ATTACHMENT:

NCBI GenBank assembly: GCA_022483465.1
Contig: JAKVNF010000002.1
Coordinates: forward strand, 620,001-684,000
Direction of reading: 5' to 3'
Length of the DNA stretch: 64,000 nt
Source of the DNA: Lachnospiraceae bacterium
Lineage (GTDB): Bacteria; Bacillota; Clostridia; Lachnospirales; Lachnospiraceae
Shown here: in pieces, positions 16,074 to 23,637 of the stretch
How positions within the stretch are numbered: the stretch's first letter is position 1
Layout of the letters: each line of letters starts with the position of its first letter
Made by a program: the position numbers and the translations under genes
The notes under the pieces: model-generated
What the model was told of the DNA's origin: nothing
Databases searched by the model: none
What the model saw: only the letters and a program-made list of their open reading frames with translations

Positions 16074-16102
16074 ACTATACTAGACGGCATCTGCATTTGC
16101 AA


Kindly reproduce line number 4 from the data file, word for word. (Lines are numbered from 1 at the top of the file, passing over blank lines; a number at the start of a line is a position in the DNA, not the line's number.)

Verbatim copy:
Direction of reading: 5' to 3'